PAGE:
This is a lesson in being thick-skinned.

Today’s world doesn’t support shyness any more. We’re all so comfortable putting our entire lives on Facebook, Twitter and blogs – right down to what you’re eating and where you’re eating it – why not dispense with the shyness and just ask if someone needs help when you see they might need it, or ask for help when you really need it?

There is a second part to this story, with a different moral attached to it.

As the bus came and I guided her aboard, she tapped her EZ-Link card and proceeded to the one-person seat right behind the driver (I assume this is her preferred seat, as it is closest to the driver, who can inform her and guide her down when the bus has reached her destination).

Occupying the seat was a rather unkempt old man with a fair amount of bags and belongings. By the time I had tapped my EZ-Link card, the blind lady asked the old man if he could vacate the seat for her. Oddly, the old man looked flustered, and shuffled in his seat nervously, as though he wasn’t quite prepared to move. I was surprised, and as we waited for the old man to get his bearings, he motioned to the other one-person seat opposite his, and motioned for the young woman seated there to vacate her seat instead, to which the young woman immediately obliged.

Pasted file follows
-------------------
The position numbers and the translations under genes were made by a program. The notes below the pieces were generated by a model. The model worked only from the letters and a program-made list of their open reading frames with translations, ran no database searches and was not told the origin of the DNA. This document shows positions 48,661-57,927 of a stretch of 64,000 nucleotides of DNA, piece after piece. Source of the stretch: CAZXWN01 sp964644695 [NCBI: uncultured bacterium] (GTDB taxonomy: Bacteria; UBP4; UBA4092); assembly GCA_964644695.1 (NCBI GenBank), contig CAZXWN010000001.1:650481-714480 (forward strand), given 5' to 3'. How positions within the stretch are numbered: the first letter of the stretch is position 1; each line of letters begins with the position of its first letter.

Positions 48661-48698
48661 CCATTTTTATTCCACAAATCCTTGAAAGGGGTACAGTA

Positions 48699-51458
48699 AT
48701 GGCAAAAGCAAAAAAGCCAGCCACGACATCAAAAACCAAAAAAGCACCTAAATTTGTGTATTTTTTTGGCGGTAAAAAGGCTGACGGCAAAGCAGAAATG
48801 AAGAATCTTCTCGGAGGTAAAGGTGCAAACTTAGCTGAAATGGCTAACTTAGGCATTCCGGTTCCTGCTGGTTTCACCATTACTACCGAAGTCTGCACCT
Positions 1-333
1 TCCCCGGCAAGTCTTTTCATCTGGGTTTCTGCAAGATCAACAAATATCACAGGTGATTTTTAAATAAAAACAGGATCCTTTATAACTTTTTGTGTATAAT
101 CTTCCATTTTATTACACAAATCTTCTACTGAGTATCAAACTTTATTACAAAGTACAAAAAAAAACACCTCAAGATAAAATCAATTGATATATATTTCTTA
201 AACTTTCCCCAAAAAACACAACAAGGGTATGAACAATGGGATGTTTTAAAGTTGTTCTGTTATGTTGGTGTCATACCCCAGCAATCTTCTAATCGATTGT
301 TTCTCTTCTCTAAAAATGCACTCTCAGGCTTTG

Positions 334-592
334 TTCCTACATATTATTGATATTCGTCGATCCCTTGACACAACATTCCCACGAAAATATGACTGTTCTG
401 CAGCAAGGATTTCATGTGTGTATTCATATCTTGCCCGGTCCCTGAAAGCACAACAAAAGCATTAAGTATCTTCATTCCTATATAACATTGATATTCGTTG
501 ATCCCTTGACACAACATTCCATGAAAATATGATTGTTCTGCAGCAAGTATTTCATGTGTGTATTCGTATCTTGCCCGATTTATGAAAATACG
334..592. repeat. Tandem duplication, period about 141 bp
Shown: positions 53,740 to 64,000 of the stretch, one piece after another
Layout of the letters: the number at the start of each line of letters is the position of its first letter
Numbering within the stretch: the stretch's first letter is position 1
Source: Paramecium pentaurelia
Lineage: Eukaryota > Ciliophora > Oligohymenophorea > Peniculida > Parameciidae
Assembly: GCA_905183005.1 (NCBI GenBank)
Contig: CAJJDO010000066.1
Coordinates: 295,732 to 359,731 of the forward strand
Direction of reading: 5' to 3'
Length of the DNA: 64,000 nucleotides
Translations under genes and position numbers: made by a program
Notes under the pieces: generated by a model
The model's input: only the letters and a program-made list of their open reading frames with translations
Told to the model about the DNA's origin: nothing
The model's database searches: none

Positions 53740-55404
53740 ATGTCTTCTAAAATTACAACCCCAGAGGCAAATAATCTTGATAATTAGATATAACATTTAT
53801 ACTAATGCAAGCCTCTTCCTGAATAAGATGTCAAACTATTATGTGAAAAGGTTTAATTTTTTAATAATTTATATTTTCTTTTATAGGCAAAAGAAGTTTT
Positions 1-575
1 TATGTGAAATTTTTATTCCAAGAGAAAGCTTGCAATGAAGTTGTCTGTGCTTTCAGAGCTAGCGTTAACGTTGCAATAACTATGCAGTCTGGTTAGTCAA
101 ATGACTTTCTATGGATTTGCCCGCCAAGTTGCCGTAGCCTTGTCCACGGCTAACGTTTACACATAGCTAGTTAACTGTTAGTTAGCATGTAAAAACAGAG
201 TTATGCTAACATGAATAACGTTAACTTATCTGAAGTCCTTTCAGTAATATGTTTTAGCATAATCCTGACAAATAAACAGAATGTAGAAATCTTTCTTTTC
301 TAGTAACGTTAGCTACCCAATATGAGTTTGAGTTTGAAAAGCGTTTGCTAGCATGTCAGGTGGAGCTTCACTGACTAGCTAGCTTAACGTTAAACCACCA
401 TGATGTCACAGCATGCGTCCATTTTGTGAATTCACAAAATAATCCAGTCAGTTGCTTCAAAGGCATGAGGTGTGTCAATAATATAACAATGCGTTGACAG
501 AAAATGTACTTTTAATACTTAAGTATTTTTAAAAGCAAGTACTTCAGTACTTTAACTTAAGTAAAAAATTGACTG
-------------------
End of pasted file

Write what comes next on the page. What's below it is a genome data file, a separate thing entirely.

I didn’t think much of it; he was after all an old man, and by the amount of things he was carrying around it, it seemed more practical to find another passenger who had less trouble moving. As the blind lady got seated and the bus moved off, I felt a tap on my shoulder and turned to see the old man looking at me apologetically.

It took a couple of seconds to realise, the old man had tapped me with the arm he had; his other arm was missing, and by the looks of the bandaged remnant, recently amputated. I quickly smiled and reassured him that everything was okay, then proceeded to kick myself mentally for being blind to the fact that there was more than 1 disabled person on the bus.

There are always people out there who will need help, more people than you’d expect, and more help than you think. While this might sound a little daunting, remember this: you were born in good health, all limbs attached, a good head on your shoulders and a good heart in your soul (your mother and I am constantly trying to make sure of that). When someone needs help, you help. Don’t wait to be asked, because too often people don’t ask. Don’t look the other way, when you know it’s within your ability and power. Don’t assume someone else will do it, because for all you know, everyone else is assuming the same thing, and then no one will do it.

So help when help is needed, and ask for help when you need it. Don’t be shy – it’s a horrible justification to shun a time of need.

And take it one step further – be conscious of who and what is around you, and help when you can, not when you’re asked to. Because sometimes people can’t see that you’re there to help.